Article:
Make Em or Move Em: Compulsion vs. Incentivization & The Era of Google

I'm in favor of applying the carrot (incentivization) before the stick (compulsory requirements).

Hospitals should get the carrot. Patients should get the carrot. Primary care docs should get the carrot. There are some players that may deserve a few hits with a big stick, but that's a conversation for another time.

Here's the thing about compulsion: When faced with an imposed quota or requirement, we either adopt a "meet em" or "beat em" strategy.

Let's look at a few healthcare examples of compulsion vs. incentivization to see what works (insert your own political overtones here).

Exhibit A: Beat Em Approach - The NHS imposes a '4 hour must treat' time that results in patients waiting in ambulances since they can't come through the hospital doors until they can be triaged within the specified time frame. Result: less ambulances available for emergencies. It's the old ER boarder strategy with a truly nasty twist (Hat tip to the Healthcare Economist).

Exhibit B: Meet Em Approach - Hospital administration does Total Quality Makeover and gets all kinds of things going in the right direction. Hospital staff, seeing efforts to remove bottlenecks are hospital wide, responds and reaches a seemingly unachievable goal. Result: entire hospital operates on a more efficient, macro life cycle, oh, and better patient care.

And my favorite recent example, the Google EHR pilot program in cooperation with Cleveland Clinic patients.

You can read on here, for a simplistic overview, or head over to Health 2.0 for a much more fiery commentary on the subject. Bob Coffield's Health Care Law Blog has great updated commentary and links. The HIPAA Blog is also running with the story.

Here's a PDF summary with a conservative view of the privacy issue from the World Privacy Forum (hat tip to VentureBeat - where David Hamilton has been providing excellent healthcare coverage).

Let me tell you how much more protected I feel now that HIPAA is around (cue crickets)...

Did I feel concerned about the privacy of my healthcare data and records pre-HIPAA? A bit. Do I feel any 'safer' thanks to HIPAA's protection? Nope. Not a bit.

And it's a pain to fill out multiple forms saying my docs can release information to my designated advocate in the event of an incapacitating injury/illness.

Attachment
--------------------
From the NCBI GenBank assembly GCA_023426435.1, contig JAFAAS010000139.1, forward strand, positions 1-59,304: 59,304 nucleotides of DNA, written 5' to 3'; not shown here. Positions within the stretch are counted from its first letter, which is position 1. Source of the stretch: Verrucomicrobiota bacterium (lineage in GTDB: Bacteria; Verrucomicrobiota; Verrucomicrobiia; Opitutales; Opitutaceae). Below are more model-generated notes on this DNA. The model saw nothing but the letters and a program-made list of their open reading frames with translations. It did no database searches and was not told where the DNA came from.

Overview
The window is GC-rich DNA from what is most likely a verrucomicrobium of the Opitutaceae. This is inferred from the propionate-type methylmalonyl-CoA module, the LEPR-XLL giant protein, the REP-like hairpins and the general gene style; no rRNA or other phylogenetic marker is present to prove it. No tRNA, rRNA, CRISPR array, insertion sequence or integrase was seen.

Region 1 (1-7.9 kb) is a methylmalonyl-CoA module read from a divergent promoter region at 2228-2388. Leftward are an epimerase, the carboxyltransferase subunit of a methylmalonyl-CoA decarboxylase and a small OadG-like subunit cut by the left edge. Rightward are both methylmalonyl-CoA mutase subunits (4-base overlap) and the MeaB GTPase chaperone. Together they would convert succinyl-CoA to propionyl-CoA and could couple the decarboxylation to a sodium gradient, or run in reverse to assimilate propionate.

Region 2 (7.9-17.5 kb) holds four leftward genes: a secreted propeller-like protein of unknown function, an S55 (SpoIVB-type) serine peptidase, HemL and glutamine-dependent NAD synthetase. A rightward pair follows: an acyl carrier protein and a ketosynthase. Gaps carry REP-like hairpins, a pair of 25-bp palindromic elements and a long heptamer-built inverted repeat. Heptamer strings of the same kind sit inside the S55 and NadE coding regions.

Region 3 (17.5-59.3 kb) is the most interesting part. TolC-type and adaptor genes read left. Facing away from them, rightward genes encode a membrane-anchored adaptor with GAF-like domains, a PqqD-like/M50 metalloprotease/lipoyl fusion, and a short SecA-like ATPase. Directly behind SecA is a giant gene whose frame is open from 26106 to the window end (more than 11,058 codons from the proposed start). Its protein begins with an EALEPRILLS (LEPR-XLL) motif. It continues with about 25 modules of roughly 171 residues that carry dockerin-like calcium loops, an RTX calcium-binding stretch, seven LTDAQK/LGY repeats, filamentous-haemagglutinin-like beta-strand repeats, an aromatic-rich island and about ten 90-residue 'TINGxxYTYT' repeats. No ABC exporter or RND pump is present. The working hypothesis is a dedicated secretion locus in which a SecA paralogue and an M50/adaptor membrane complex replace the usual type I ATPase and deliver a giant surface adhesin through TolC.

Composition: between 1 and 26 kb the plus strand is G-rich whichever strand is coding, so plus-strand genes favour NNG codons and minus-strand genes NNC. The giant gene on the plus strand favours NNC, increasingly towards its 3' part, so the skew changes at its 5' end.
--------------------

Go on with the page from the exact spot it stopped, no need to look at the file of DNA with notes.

Not to mention anyone with a fax machine could probably fake a pretty convincing HIPAA form and get access to my medical records.

HIPAA regulated or not, why will Google's experiment work? It's offering consumers something we want, something we've asked for. They're dangling a pretty big carrot.

The easy comparison is that it's like doing your tax returns on the Internet and online banking. Initially, TurboTax and other web-based financial services providers met with all kinds of nasty press and consumer concern regarding the safety of putting our most treasured data online.

I bank online. Do I worry about whether someone with nefarious goals could access my bank data? Yes, of course, a bit. But the benefits of online banking outweigh the risks, which is I why I choose financial services providers based on their online utility.

I'll do the same with an EHR or any H2.0 tech offering, for that matter, just as I do before purchasing any good or service - look at the risks, and examine the benefits. Then I choose to buy/use the program (or not) based on what's in it for me (the carrot).

Online banking literally gave us access to our money online. Google's program will give us access to our healthcare online.

Why do I think we're ready to handle it?

In a market where it is difficult to discern the costs of services, where we're divorced from the actual financial impact of our healthcare 'purchasing' decisions, we'll take what we can get.

Lacking other data, we'll begin to make decisions about what healthcare goods and services we want based on the little information that IS available - our patterns of use and limited hospital/doc quality and ratings data. Oh, and plenty of press coverage, which is archived and searchable with, yep, Google.

In other words, we'll go with the little information we've got, and Google is going to give us as much data as we can swallow (it'll be up to us to make sure Dr. Reece's version of Health 6.0 doesn't happen).

Google's program will connect access for the two broadest portions of the toddling Health 2.0 market for us (consumers and providers) and help it mature at an astronomical rate, as they did with search, access to satellite imaging, etc.

Consumer adoption of Google's health toys will drive the demand side of the equation - but who will drive the supply side? Hospitals? Providers? HIT firms?

We're all talking about EHR and PHR systems that run on new, proprietary, custom-designed software - there's got to be a way for some tech genius to think up a format that uses programs most of us already have.

Give me a thumb drive and a document format (like MSWord) that would run on OS's like Windows, Ubuntu, or Leopard so docs could read my data at any provider site - then I might really feel my healthcare data is transferable and 'safe.'

Are you offering consumers the carrot or the stick? Pick one, and quickly, before someone else dangles the carrot that siphons off your patient population.

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